Is there a way to connect one hundred SIM800L's to Arduino? Essentially I want to be able to communicate with any of them that I want. If Arduino isn't capable of doing this, what do you suggest, so I could connect to and control 100 SIM cards?

Thanks for your help in advance!


  • Wow, 100 is much. Maybe with a series of multiplexer modules (only talking to one at a time). But why do you need to talk to 100 SIM800L? What are you trying to achieve? – chrisl Dec 7 '19 at 15:32
  • It is likely the additional hardware needed will exceed that of most Arduino platforms. That is, while using an Arduino Uno may work, it would be like building a race car from a go cart. – st2000 Dec 7 '19 at 15:47
  • @chrisl That's for a project I am creating a PoC for. Ideally I want to be able to talk to an unlimited number of SIMs for making calls, sending texts etc. Can you please provide a link or example for using "multiplexer modules" ? – Ramin Arabbagheri Dec 7 '19 at 16:11
  • @st2000 That's fair do's. It doesn't really have to be an Arduino. I just don't know how to connect a SIM800L to a Desktop computer for example, let alone connecting hundreds of them. If money wasn't an object (within reason), what hardwares would you propose to achieve this? I'm a software engineer so coding it up is I guess the easier part, as long as it's possible to talk to the modules. – Ramin Arabbagheri Dec 7 '19 at 16:14
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    You need to think modular. Forget one central "brain" with hundreds of modems connected to it - think lots of small brains with only a few modems on each one, all communicating to a central controller over some other transmission medium (ethernet?) – Majenko Dec 7 '19 at 17:13

You left unclear, what your exact requirements are. So the answer will be as general as your question. The SIM800L uses the Serial interface (UART). So the point is to connect to 100 different serial interfaces.

If it is ok to talk to each SIM800L sequentially (only one at a time), you can use a series of multiplexers. A multiplexer chip connects one pin to one of multiple pins (called channels here). Depending on the used chip, the channel can be selected in different ways. The standard way is with simple digital input pins, that construct a binary number. So for 8 channels you need 3 input pins (2^3). Other ways are through communication interfaces like SPI or I2C.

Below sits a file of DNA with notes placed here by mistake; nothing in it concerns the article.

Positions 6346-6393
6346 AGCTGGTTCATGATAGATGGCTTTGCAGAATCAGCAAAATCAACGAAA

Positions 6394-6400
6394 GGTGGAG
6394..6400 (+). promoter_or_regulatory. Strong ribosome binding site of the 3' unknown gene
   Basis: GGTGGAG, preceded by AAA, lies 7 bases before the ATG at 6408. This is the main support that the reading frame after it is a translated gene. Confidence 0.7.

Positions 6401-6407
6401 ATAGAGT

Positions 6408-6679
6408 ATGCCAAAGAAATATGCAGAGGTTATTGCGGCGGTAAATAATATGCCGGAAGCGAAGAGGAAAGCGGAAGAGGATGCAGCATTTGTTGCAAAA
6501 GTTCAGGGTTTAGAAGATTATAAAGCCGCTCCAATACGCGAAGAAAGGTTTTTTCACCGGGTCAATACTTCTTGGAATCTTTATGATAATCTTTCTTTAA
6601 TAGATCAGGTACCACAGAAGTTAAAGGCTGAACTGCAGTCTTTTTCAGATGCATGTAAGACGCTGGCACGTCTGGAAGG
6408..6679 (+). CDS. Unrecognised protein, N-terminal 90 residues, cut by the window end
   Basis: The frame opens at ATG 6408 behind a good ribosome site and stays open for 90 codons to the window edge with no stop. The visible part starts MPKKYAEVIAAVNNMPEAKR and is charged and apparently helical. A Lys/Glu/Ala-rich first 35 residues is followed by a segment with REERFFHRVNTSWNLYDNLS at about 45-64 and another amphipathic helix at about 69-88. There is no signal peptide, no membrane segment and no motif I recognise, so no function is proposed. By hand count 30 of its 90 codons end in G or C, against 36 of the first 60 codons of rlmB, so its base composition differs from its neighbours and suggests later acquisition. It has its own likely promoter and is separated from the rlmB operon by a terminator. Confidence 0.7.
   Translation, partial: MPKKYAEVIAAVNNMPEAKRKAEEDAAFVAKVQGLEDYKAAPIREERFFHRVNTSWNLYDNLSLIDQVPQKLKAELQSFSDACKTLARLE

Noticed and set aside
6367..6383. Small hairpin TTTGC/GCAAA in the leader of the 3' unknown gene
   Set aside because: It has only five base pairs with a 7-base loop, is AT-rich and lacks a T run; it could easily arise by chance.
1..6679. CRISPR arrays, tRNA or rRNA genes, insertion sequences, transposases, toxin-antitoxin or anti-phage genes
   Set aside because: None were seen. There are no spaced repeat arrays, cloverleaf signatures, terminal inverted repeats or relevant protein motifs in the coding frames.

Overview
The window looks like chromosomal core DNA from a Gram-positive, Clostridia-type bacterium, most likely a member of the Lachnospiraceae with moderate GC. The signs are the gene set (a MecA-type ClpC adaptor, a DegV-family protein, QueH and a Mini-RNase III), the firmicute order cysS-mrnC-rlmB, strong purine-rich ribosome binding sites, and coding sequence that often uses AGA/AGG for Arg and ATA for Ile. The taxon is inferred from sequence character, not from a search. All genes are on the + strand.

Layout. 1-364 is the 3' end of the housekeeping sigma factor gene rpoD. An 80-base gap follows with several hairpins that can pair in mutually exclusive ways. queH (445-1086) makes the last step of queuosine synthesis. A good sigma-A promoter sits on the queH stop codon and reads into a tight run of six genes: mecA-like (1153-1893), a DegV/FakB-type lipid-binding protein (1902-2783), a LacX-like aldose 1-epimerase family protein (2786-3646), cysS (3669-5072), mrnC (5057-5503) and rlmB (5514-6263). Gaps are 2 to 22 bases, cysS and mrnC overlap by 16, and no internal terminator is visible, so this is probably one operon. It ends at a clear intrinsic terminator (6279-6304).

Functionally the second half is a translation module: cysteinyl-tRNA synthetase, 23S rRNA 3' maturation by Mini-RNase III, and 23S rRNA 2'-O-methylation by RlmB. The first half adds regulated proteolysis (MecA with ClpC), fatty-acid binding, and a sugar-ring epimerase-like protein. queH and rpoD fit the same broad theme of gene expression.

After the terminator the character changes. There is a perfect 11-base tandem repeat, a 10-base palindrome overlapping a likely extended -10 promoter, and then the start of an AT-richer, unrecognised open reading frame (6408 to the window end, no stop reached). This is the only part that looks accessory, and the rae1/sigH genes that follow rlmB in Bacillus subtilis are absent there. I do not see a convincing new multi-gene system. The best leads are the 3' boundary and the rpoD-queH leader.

Normally a multiplexer has only 8 channels, though you can also find once with more, but I don't think there are multiplexers with 100 channels. So you could next the multiplexers. If you put another multiplexer on every channel of the first multiplexer, you get 8*8 = 64 channels with 9 multiplexers in total. Add some more multiplexers on the next level and you will get to over 100 channels. Then you need 2 of these multiplexer trees to multiplex both serial lines (TX and RC). Since that are a lot of multiplexers and thus a lot of inputs to choose the correct channels, you could use multiplexers with SPI or I2C interface. The first would require 1 digital output pin of the Arduino per multiplexer as slave select pin, the latter would require either a multiplexer type, that can as many different I2C addresses as multiplexers in your system, or a bit more complex programming and also 1 pin per multiplexer to change the address of the chip to configure. How to use these multiplexers with Arduino depends on the used chip. You should refer to it's datasheet.

As you now see, connecting one single Arduino to 100 serial interfaces it a complex task. Depending on your actual requirements and goals in your "PoC project", it might be a better way to follow Majenkos advice and build it more modular with multiple Arduinos/microcontrollers.

  • Thanks, I understood what those multiplexers do. I assume the multiplexers switching between pins would have a delay. That, and the fact I wouldn't be able to for example ask 10 SIM800L's to each do something (multithreading if you like), makes it a not so good option. Agreed Majenkos' solution sounds better. – Ramin Arabbagheri Dec 8 '19 at 0:29

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